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Vinaigrette may be the most useful sauce in any cook's repertoire, because in addition to dressing greens, it can be used as sauce for chicken, fish, and vegetables that have been grilled, poached, or steamed.
The ingredient list is short and method is simple. So what's the problem? Basic vinaigrette doesn't stay together. By the time you pour it over greens and get the salad to the table, this emulsified sauce has broken and you end up with overly vinegary and oily bites of salad. Which is where our recipe for a foolproof dressing that won't break comes in.
This vinaigrette works with nearly any type of greens but is especially well suited to mild, tender lettuces. For a hint of garlic flavor, rub the inside of the salad bowl with a clove of garlic before assembling the salad. And the best part? Once you master this technique you can play around with the types of vinegars, oils, and seasonings you use to make dozens of different dressings. So get whisking; the world is your salad bowl.
1 Tablespoon wine vinegar (red, white, or champagne)
1 1/2 Teaspoons very finely minced shallots
1/2 Teaspoon regular or light mayonnaise
1/2 Teaspoon Dijon mustard
1/8 Teaspoon table salt
Ground black pepper
3 Tablespoons extra-virgin olive oil
1. Mince 1 shallot to yield 1 1/2 teaspoons.
2. Combine 1 tablespoon vinegar, shallot, 1/2 teaspoon mayonnaise, 1/2 teaspoon Dijon mustard, 1/8 teaspoon salt, and pepper to taste in small nonreactive bowl.
3. Whisk until mixture is milky in appearance and no lumps of mayonnaise remain.
4. Place 3 tablespoons extra-virgin olive oil in small measuring cup so that it is easy to pour. (You can also use a small bowl.)
5. Whisking constantly, very slowly drizzle oil into vinegar mixture.
6. If pools of oil are gathering on surface as you whisk, stop addition of oil and whisk mixture well to combine, then resume whisking in oil in slow stream.
7. Vinaigrette should be glossy and lightly thickened, with no pools of oil on its surface.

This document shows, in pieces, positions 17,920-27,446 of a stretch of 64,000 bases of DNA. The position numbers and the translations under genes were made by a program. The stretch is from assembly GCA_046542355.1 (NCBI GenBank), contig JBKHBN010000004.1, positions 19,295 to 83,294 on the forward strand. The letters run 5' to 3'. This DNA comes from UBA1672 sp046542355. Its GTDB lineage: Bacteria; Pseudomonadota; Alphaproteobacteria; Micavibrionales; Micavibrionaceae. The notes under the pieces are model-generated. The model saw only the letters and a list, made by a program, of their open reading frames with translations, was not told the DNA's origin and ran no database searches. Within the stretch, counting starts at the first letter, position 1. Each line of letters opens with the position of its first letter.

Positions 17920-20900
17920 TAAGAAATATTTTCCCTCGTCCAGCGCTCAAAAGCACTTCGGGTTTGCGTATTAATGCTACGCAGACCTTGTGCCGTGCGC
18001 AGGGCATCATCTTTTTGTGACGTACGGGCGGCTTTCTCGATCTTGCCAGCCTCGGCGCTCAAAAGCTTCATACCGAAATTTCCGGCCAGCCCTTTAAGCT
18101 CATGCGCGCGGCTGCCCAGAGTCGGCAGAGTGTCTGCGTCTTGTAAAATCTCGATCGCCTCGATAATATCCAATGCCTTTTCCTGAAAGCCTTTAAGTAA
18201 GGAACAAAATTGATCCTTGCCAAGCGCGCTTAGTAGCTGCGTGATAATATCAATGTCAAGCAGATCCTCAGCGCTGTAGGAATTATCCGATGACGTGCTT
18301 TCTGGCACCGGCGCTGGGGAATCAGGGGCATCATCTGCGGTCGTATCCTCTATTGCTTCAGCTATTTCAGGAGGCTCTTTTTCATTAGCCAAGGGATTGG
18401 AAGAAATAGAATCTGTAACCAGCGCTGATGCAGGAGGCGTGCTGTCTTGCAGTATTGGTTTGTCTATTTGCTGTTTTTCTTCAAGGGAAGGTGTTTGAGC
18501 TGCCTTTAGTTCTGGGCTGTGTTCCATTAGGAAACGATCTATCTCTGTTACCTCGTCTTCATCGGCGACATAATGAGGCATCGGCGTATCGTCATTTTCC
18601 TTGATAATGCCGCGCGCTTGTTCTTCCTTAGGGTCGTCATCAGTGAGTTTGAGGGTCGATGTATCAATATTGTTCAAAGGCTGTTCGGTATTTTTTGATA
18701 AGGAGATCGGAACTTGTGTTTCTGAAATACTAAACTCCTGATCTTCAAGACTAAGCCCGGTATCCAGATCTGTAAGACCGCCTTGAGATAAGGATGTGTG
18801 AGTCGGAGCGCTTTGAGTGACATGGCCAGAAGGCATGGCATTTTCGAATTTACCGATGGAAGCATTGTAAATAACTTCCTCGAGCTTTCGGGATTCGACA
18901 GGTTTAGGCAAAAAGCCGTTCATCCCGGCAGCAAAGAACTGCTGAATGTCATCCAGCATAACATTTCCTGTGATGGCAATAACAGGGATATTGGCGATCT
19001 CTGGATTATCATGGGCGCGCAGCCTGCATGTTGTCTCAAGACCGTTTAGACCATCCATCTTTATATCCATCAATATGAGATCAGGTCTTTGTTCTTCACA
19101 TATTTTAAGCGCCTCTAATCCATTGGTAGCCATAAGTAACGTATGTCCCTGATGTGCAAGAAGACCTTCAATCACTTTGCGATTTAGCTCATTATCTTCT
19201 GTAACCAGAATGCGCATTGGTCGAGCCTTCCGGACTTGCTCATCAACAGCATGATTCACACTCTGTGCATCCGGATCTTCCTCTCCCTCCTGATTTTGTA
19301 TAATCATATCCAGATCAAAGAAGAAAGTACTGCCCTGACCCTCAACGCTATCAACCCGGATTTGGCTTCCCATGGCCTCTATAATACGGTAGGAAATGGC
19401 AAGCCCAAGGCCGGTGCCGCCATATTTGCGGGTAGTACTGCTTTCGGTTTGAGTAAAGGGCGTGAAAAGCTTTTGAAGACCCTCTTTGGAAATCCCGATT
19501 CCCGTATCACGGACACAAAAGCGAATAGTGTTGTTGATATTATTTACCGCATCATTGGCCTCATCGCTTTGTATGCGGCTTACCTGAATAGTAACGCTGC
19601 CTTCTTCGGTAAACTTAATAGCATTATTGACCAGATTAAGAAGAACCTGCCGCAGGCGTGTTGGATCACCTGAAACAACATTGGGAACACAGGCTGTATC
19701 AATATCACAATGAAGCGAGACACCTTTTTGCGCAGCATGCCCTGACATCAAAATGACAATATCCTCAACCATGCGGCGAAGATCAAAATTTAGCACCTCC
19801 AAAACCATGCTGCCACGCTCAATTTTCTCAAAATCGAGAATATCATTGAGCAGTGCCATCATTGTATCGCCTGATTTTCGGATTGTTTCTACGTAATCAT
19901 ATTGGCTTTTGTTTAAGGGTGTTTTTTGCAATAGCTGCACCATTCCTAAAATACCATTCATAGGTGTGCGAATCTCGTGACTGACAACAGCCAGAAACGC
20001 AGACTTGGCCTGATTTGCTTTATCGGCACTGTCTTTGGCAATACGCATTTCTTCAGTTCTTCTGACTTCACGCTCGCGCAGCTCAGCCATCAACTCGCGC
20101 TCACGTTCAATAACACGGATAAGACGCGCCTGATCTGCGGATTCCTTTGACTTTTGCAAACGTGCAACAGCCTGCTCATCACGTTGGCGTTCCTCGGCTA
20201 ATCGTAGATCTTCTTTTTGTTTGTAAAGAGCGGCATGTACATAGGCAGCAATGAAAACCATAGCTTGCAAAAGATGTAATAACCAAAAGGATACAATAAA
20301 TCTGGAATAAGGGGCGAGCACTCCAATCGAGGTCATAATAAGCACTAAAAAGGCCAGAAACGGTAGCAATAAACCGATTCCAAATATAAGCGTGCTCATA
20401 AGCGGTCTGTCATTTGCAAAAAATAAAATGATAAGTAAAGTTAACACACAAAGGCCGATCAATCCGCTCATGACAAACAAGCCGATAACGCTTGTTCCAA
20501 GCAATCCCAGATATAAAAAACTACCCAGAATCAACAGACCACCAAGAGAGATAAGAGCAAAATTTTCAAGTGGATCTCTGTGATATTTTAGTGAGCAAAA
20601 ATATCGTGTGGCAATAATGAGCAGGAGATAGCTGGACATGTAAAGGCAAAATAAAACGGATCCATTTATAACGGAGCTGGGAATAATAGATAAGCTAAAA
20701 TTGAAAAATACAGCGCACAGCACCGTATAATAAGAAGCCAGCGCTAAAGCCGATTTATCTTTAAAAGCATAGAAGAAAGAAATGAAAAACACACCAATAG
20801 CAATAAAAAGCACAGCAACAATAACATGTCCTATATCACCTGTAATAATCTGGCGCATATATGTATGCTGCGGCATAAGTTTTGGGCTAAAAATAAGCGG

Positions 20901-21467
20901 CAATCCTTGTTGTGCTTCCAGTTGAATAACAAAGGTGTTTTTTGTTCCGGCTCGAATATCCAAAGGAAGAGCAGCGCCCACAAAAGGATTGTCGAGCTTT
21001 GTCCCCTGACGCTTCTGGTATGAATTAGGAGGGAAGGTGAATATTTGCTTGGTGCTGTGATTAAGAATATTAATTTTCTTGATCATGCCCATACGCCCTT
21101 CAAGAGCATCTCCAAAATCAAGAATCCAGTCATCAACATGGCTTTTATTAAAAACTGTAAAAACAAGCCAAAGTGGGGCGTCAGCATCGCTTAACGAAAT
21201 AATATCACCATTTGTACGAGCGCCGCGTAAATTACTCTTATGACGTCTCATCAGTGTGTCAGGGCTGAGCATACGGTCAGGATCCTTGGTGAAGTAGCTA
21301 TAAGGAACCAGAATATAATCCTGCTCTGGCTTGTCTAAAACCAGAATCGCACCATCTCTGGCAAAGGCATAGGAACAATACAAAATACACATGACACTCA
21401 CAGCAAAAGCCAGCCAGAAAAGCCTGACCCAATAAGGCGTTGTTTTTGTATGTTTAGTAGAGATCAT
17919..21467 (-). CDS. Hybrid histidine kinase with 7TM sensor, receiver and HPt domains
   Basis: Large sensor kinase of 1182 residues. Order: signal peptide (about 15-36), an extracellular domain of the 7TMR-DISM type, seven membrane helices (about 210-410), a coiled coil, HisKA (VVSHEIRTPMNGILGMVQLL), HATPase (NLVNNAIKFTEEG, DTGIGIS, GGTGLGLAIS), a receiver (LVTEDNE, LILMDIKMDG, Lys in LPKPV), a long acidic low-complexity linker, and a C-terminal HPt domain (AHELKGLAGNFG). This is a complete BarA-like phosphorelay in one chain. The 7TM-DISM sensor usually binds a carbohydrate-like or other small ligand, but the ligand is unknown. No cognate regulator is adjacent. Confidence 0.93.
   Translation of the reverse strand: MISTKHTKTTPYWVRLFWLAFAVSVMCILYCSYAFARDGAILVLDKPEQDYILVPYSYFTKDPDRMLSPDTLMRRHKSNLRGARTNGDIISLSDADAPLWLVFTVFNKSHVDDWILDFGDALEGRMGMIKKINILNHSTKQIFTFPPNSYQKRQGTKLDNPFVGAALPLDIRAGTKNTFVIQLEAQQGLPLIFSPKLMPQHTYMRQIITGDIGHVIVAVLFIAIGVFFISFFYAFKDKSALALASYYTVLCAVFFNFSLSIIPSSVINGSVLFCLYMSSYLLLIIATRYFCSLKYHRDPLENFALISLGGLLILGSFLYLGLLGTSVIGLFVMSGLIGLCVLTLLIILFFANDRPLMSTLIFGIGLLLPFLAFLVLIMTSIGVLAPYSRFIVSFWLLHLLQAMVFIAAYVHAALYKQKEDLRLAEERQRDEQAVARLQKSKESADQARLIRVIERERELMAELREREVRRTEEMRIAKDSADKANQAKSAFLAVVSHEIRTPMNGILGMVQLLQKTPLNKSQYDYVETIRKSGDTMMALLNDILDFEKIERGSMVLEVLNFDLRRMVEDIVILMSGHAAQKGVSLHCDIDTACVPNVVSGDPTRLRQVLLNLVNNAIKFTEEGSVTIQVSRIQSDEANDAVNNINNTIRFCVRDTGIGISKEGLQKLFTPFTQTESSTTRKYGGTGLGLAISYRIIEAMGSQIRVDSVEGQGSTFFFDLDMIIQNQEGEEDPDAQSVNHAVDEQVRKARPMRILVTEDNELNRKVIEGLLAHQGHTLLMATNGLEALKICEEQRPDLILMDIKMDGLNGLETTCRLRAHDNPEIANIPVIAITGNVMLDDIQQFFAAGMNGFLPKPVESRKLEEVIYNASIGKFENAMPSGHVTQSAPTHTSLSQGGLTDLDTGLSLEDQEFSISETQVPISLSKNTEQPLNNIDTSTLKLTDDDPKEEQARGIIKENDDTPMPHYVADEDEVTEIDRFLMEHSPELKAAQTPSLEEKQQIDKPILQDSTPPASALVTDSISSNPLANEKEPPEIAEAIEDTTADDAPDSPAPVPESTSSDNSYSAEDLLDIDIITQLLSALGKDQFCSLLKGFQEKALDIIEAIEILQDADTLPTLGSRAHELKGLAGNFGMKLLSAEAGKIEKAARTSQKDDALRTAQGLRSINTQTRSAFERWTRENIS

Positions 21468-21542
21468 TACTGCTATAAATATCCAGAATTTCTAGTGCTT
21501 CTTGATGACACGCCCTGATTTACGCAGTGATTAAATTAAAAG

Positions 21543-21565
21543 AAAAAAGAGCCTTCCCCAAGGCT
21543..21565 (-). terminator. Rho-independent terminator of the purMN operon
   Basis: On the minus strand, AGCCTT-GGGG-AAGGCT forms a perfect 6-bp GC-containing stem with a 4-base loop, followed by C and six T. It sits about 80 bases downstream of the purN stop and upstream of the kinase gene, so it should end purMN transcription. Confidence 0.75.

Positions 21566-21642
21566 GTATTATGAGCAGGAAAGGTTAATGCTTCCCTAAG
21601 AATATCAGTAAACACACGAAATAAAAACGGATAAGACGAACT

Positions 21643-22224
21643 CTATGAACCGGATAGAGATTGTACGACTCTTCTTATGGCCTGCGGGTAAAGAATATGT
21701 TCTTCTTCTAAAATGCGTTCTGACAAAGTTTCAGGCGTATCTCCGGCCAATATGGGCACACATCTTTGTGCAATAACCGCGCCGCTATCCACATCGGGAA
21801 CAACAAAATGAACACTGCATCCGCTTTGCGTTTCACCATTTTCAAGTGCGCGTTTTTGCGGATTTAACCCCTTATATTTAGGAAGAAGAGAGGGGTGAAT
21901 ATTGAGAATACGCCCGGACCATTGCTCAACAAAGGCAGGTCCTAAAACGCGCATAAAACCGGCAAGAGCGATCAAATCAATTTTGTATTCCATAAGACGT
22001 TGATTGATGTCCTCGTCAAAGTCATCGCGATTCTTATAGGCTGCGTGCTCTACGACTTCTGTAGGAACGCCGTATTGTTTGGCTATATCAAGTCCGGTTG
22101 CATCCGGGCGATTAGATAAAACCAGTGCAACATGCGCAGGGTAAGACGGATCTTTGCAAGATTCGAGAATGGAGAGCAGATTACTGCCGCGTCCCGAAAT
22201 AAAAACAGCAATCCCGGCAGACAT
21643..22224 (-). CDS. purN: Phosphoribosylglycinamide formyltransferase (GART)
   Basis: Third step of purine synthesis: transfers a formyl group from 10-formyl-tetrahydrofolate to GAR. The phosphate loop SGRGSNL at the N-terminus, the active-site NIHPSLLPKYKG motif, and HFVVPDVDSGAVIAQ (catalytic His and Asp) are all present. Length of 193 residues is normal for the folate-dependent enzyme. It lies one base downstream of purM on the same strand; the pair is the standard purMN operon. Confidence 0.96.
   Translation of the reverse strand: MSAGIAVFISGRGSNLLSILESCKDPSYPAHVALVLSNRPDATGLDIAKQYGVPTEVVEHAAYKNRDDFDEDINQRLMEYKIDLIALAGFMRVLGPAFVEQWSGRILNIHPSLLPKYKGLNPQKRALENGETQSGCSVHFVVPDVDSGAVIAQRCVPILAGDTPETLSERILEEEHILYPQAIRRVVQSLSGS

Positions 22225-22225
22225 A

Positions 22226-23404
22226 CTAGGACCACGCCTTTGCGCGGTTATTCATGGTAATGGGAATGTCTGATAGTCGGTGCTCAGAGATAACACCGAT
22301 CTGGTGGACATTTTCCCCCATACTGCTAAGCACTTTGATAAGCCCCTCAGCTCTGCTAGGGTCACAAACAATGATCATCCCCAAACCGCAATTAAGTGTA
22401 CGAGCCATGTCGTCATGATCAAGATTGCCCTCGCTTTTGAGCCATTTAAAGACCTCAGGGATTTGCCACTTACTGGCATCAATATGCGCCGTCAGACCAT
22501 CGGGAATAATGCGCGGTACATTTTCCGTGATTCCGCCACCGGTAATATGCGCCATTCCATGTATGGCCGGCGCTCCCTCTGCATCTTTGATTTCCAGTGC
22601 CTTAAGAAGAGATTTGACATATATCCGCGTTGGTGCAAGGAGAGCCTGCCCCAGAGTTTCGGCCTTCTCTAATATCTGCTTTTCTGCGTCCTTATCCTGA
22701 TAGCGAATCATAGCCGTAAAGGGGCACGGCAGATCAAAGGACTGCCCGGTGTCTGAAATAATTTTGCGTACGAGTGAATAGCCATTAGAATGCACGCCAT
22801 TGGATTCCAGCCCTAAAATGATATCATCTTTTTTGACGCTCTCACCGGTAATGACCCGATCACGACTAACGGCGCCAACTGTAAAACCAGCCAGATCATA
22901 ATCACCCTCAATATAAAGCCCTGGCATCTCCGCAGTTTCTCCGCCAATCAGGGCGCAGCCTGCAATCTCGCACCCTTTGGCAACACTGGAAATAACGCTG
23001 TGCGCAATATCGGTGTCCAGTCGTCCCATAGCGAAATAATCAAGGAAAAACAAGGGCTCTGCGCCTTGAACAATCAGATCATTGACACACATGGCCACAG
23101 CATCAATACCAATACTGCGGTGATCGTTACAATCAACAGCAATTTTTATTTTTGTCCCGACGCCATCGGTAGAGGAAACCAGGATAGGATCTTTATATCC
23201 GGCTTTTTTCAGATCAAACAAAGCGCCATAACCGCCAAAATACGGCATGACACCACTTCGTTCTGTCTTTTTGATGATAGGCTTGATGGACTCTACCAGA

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mayonnaise and mustard? no no no! balsamic vinegar, an excellent olive oil, spice and garlic… now we are talking.
Couldn't this person have cleaned the fingernails prior to filming. Good sounding recipe. Fingernails, yuk factor.
I thought they were going to say bacon.....
So I start to read the recipe and get to the mayonnaise and stop there. I am of the old school: a Vinaigrette is a beautiful combination of vinegar, oil and herbs – when shaken it becomes a temporary emulsion and then returns to it's clarity. To each his own!
Mayo contains eggs and oil, and a few dried spices. So, not exactly an odd thing.
Ehhh....in my book any dressing made with olive oil and vinegar is a vinaigrette. I've never used mayo though. And I nearly always use some kind of citrus juice. Olive oil, balsamic, green onion, Dijon, sesame seeds, salt, pepper, parsley is fabulous over chicken.
oops....and orange or lemon juice. Forgot that. :)
This sounds kind of like a bland Caesar salad dressing with no lemon juice or anchovies. Why not use an egg yolk for the emulsifier instead of mayo? The mayo is made from eggs but has been cooked. Real Caesar salad dressing has raw eggs of course.
The emulsifiyer in vinegarette dressing is not mayo. 1 egg yolk will emulsify 14 onces of oil. The emulsifyier in a vinegarette is the mustard. it's not as strong an emulsifyer as egg yolk but it makes for a lighter dressing. Plus mustard provides a lot of bightness as well. leave the mayo out of this recipe and see what happens. My guess is the reason there is mayo in the recipe is that it's emulsion is already started and it's easier to get an emulsion going if your emaultion is already started. By the way, butter is an emulsion as well.
Bob, I like that!
She's a media whore, who would say AND do anything for $.
She is a bad joke for the GOP whenever she opens her mouth.
So many different variations here:
I make one version of what we call "vinaigrette" with balsamic, mustard, salt and pepper, Miso and peanut butter (a small amount). You can change so many things here. Another tip is to leave the greens and the "additional items" separate, allowing the "additions" such as cucumber, tomato, nuts, dried fruit, etc. to soak in the dressing for 5 minutes or so before spooning it on top of a heap of greens. Gotta love salads.
A vinaigrette with mustard & mayo? That's ... different.
I make mine with mustard and no mayo.
Is that still vinaigrette?
Technically no. But food is an ever-changing thing, so you can't really draw a line in the sand. It used to be that whiskey made in Kentucky was the only one that could be called "bourbon." That is changing now, too.
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